I want to take this moment and put it in a box that I can open to savor again and again and to share with others, letting them know that beauty this divine does exist
But no photo will do it justice
And I feel even attempting to put a description into words cheapens the experience
But I’ll try my best…
These Himalayas are illuminated by a moon that’s still making the journey from the horizon past Everest’s summit
Her crown graced with an ever present cloud sharing the moon’s light as she ascends
The yaks play an involuntary song, their bells sounding as they graze the hillsides
Glaciers calve and Avalanches tumble down the mountains around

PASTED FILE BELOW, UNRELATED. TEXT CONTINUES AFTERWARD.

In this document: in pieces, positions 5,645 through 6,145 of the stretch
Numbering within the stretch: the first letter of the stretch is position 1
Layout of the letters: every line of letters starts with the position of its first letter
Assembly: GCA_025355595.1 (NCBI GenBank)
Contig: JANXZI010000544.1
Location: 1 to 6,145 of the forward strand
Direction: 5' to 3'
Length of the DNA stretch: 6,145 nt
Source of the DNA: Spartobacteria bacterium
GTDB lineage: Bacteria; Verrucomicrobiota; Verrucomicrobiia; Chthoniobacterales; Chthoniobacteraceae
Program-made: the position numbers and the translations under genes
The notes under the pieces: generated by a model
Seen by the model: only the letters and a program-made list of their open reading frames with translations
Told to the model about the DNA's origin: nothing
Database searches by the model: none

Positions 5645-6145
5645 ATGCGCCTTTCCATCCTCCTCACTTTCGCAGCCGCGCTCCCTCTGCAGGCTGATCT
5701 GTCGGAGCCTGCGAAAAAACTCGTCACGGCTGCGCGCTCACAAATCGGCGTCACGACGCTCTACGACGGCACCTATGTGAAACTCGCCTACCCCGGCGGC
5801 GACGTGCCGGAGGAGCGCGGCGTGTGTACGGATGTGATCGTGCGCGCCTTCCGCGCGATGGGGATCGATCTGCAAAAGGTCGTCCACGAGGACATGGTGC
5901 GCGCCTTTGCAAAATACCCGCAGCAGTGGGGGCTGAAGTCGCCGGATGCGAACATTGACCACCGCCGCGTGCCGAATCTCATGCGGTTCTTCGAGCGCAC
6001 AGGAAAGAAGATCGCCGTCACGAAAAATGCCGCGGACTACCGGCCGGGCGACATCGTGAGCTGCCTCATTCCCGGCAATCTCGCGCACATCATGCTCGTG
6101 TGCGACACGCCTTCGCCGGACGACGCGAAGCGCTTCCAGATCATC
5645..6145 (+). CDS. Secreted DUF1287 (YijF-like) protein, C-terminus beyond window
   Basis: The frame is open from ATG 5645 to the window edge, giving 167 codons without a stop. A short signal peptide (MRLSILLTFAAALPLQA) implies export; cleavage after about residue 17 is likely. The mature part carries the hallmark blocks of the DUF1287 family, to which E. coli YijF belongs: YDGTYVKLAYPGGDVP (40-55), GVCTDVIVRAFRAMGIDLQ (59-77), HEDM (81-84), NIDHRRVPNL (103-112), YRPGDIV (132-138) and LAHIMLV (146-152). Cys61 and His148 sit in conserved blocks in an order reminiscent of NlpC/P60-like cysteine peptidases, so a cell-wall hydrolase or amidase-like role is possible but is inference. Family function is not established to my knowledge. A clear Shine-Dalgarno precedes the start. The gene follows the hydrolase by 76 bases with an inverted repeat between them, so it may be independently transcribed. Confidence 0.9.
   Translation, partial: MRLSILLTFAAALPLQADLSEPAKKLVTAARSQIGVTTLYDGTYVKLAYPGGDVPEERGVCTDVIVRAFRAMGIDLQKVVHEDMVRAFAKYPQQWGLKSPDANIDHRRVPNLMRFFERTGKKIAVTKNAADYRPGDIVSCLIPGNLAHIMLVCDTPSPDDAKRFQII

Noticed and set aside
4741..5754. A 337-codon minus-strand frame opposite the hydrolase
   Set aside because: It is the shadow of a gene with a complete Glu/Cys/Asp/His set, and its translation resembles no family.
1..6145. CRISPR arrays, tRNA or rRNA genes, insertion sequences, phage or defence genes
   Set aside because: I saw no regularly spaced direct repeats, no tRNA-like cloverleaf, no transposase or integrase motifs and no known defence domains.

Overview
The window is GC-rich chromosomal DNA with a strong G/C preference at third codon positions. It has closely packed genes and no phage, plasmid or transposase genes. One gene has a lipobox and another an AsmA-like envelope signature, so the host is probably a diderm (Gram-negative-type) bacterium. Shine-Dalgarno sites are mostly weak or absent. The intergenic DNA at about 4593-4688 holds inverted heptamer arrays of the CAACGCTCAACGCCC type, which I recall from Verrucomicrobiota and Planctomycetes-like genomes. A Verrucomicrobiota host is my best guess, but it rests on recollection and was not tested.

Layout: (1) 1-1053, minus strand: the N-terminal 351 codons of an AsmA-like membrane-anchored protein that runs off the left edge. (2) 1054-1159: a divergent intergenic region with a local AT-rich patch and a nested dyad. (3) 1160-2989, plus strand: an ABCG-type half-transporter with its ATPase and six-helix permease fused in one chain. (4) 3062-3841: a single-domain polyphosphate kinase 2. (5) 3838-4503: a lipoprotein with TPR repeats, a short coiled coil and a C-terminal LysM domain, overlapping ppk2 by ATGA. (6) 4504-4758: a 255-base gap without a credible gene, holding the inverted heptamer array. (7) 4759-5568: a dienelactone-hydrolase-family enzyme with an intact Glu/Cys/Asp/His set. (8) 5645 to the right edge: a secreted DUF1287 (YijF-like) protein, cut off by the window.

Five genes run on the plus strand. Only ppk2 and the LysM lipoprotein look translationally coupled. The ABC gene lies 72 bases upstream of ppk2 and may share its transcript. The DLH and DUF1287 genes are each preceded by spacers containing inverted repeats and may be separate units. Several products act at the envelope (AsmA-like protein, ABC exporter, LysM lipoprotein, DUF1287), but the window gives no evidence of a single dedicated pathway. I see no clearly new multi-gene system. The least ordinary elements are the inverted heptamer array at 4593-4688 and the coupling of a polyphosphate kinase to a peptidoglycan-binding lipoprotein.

Perfect shooting stars fly across the sky as if on cue, crossing past Orion, the gemini twins and cassiopia
I almost don’t care that the young Nepali man is arguing loudly on the phone with his mom, or that my toes are losing feeling (who brings flip flops to Everest in October?)
Or that I may not see the moon herself tonight, just the light she shines on this perfect world below
Gokyo to Dzoghla, including Gokyo Ri
View from Gokyo Ri
Dzonghla to Lobuche, including Cho La Pass
Lobuche to Gorak Shep including EBC and Kala Pattar